Ordinance 1984, the promoters who want to establish a public company
were facing difficulties in associating other persons as promoters and
directors just to complete the requirement of having minimum seven. The
amendment would enable the promoters to establish a public company with
a minimum number of three members/directors.
A person who has been declared as defaulter in
repayment of loan to a financial institution exceeding such amount as
may be notified by the Commission from time to time has been made
ineligible to become director of a listed company. Likewise a member of
a stock exchange or his spouse would not be able to become director of a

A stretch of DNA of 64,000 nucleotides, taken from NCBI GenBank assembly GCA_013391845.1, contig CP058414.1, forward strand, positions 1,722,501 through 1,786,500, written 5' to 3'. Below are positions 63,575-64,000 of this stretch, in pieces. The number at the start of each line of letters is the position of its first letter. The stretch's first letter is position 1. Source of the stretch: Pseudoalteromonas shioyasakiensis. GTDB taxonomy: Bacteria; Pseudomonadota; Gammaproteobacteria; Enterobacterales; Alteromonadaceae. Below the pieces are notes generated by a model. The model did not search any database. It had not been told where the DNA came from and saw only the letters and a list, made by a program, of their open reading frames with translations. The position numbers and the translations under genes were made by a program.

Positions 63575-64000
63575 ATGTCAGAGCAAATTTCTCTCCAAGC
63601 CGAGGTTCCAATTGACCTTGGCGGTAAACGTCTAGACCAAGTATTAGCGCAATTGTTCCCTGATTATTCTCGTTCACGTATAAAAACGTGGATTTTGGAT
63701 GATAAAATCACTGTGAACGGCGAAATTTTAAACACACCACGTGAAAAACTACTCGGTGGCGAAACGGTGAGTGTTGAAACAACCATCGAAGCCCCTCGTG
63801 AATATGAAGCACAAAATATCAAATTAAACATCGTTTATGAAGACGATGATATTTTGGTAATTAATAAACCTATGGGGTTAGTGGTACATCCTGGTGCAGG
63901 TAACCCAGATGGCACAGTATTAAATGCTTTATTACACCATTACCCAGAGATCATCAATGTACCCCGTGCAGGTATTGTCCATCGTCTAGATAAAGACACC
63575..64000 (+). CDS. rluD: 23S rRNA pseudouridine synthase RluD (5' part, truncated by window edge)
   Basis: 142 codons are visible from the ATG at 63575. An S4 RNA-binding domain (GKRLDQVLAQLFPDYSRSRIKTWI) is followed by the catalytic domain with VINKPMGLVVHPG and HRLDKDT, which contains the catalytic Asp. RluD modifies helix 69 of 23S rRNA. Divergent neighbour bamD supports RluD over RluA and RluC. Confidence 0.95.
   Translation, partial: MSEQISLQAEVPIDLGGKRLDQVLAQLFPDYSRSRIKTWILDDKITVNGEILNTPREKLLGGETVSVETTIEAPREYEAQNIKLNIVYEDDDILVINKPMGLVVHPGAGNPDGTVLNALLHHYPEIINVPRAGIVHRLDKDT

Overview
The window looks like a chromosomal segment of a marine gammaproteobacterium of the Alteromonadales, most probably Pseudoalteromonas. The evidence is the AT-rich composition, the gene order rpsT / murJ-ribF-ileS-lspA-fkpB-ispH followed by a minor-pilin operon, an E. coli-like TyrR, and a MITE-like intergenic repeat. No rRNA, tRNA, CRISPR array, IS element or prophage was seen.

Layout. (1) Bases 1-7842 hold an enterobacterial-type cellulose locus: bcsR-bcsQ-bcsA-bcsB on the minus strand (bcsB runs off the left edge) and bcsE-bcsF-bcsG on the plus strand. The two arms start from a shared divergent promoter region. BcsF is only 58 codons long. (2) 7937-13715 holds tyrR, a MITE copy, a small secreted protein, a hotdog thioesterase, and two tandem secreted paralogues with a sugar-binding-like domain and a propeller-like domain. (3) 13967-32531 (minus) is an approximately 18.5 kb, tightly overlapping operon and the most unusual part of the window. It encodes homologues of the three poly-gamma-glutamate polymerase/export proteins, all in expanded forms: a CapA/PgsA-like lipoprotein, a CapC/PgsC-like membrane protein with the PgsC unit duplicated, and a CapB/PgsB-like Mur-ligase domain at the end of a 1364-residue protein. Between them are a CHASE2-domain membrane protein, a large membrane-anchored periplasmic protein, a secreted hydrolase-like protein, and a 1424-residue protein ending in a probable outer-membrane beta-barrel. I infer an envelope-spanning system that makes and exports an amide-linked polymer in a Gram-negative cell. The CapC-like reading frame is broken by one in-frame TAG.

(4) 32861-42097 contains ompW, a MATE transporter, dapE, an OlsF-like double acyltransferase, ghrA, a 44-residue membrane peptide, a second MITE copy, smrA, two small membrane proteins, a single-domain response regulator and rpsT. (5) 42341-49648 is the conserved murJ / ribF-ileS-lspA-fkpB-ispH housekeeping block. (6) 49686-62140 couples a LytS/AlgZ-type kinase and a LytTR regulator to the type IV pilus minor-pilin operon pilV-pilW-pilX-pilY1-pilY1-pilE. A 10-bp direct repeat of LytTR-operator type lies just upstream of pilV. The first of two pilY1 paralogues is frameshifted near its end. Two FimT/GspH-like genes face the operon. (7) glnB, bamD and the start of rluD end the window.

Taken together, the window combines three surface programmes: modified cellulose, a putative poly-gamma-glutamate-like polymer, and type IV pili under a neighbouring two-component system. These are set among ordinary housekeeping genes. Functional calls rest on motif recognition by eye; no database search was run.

It was also considered that mostly the liquidators
cause extraordinary delays in finalizing the winding up proceedings and
they with a view to keep them under the discipline and to complete the
process within the prescribed period, a provision has been inserted that
no individual may be assigned the liquidation of more than three
companies at a time and their remuneration may be stopped on the expiry
of prescribed period of one year.
Although the companies are bounds to register
transfer of shares within 45 days after the receipt of application for
registration of transfer of shares, yet the directors can refuse
transfer of shares within 30 days on some valid grounds. As no remedy is
available in case shares are not transferred within the prescribed
period or without any valid reason, an amendment has been made providing
a right of appeal before the Commission against such refusal to transfer